Installing man pages and online manual
make: Leaving directory '/root/httpd-2.4.48'
The following are important files and directories that were created after the installation.
/usr/local/apache/htdocs/- Default Document root
/usr/local/apache/conf/httpd.conf– Main Apache config file
/usr/local/apache/- Where all the Apache2 related files are stored
/usr/local/apache/conf.d/- All the new config files can be added in this directory are included in the main config file
/usr/local/apache/modules/- Location for Apache module config files
/usr/local/apache/logs/- Log files are under this folder
/usr/local/apache/bin- Apache executables/Binaries
Step 5: Start Apache Service
apachectl is a front end to the Apache HTTP server. It is designed to help the administrator control the functioning of the apache2 daemon. Once the build and installs are completed without any error, Let us start the Apache web server using
[root@testserver httpd-2.4.48]# /usr/local/apache/bin/apachectl start
Step 6: Configure Firewall
You should be able to access the default URL
http://SERVER_IP_OR_HOSTNAME/ . If you have a firewall enabled, enable HTTP service on firewalld. If you plan to use HTTPS then the same also can be enabled.
[root@testserver ~]# firewall-cmd --zone=public --permanent --add-service=http success [root@testserver ~]# firewall-cmd --reload success
Step 7. Add Apache executables to PATH
Apache is successfully installed on the server from its source code. However, We cannot directly use the commands like
apachectl without specifying the full path. We can fix this by adding a script file
/etc/profile.d/httpd.sh with the following content.
# vi /etc/profile.d/httpd.sh
Once the file is created, log out from the current session and re-login to reload the profile. You should be able to run the Apache binaries without a full path.
Step 8. Configure Apache as systemd service
To manage the Apache service using systemctl, we need to add the service to systemd. Let us create a file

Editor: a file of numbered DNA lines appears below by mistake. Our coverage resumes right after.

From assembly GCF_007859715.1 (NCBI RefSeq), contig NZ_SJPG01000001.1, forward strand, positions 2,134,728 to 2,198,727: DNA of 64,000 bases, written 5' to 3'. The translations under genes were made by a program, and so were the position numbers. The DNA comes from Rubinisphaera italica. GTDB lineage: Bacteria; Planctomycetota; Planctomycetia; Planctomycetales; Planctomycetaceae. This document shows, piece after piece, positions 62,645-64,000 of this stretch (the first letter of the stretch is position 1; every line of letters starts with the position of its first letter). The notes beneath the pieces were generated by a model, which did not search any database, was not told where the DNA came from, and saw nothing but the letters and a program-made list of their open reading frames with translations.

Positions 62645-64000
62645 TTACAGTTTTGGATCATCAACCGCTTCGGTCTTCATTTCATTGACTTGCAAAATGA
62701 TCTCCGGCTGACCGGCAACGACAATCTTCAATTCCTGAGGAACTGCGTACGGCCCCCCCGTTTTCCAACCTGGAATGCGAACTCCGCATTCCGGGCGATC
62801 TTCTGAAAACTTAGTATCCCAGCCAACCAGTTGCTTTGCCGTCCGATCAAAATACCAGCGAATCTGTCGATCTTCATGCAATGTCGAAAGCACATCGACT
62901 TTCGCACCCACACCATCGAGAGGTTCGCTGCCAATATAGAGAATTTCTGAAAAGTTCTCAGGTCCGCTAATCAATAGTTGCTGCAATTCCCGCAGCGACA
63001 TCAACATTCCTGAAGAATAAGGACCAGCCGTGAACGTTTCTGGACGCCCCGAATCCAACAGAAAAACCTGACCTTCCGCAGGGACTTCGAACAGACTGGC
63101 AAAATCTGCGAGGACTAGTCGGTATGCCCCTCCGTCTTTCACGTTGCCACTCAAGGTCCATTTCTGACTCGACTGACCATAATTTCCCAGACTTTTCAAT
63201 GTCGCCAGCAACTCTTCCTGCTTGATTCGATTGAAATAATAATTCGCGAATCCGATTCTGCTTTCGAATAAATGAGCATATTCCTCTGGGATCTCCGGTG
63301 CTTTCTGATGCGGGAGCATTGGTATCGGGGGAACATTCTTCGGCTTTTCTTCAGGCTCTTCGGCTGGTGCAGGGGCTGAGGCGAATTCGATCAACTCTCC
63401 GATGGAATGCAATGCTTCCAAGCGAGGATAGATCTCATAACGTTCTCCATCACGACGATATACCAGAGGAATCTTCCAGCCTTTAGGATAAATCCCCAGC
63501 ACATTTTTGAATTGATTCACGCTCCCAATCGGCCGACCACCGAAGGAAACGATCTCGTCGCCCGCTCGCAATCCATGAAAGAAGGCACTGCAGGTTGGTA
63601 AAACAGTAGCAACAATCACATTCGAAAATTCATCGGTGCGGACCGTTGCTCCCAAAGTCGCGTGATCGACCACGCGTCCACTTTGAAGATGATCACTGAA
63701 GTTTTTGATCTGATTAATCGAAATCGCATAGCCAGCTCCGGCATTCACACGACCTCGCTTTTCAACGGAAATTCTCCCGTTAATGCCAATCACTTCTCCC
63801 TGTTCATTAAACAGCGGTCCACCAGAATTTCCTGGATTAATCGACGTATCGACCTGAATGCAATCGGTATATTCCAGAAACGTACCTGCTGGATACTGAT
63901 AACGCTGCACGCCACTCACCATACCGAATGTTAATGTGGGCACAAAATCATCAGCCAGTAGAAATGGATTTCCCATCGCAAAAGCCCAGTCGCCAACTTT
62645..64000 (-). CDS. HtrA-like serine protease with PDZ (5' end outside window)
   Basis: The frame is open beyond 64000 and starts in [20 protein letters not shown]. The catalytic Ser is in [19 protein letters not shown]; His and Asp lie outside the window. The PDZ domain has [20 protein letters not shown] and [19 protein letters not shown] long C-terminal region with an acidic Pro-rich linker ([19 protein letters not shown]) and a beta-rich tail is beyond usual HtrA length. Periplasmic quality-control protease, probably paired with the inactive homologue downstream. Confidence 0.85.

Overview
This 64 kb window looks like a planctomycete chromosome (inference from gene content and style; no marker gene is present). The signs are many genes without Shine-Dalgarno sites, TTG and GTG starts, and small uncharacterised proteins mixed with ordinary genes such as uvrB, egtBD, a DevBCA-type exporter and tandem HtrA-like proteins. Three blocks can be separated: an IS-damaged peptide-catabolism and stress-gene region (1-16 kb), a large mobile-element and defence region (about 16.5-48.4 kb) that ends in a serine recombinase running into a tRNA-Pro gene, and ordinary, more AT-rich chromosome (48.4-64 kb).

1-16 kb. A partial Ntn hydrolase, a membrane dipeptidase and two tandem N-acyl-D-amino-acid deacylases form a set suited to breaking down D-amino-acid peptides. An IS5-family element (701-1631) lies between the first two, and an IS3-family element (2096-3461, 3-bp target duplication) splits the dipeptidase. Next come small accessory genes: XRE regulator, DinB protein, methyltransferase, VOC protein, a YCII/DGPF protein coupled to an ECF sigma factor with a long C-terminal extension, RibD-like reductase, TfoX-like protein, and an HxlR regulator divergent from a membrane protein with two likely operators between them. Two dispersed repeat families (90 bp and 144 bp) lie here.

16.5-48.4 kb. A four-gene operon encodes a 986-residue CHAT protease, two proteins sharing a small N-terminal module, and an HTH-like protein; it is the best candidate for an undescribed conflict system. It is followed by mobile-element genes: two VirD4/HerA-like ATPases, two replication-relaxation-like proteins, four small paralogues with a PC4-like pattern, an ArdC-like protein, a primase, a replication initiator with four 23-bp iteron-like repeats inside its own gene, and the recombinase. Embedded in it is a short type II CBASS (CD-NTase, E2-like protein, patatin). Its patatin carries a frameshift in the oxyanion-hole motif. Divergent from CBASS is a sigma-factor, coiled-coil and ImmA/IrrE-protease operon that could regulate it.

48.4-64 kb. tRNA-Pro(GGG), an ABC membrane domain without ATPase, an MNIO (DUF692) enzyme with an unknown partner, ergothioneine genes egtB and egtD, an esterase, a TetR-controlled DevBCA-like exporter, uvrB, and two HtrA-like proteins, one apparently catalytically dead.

/etc/systemd/system/httpd.service and add the following contents to it.
[Unit] Description=The Apache HTTP Server [Service] Type=forking ExecStart=/usr/local/apache/bin/apachectl start ExecReload=/usr/local/apache/bin/apachectl graceful ExecStop=/usr/local/apache/bin/apachectl stop PrivateTmp=true [Install] WantedBy=multi-user.target
Once the file is created, we can manage the service using
systemctl. In the below example, we are enabling httpd service to start on reboot.
[root@testserver ~]# systemctl daemon-reload
[root@testserver ~]# systemctl enable httpd
Created symlink /etc/systemd/system/multi-user.target.wants/httpd.service → /etc/systemd/system/httpd.service.
Start the httpd service and check the status.
[root@testserver ~]# systemctl start httpd
Check the status of the service
Step 9. Test Apache HTTP web server
In the end let us create a test file under the default document root and test if the web server is serving fine. I just created a test file under
/usr/local/apache/htdocs/ and add some contents to it.
[root@testserver ~]# vi /usr/local/apache/htdocs/testfile.html
<h2>YAY! HTTPD is Serving</h2>
When you access the URL
http://SERVER_IP_OR_HOSTNAME/testfile.html it should work. The snippet as shown below
After this article, You have a fully working Apache HTTP server in the latest version installed on your system. This process might take some time, but you will have full control over the service.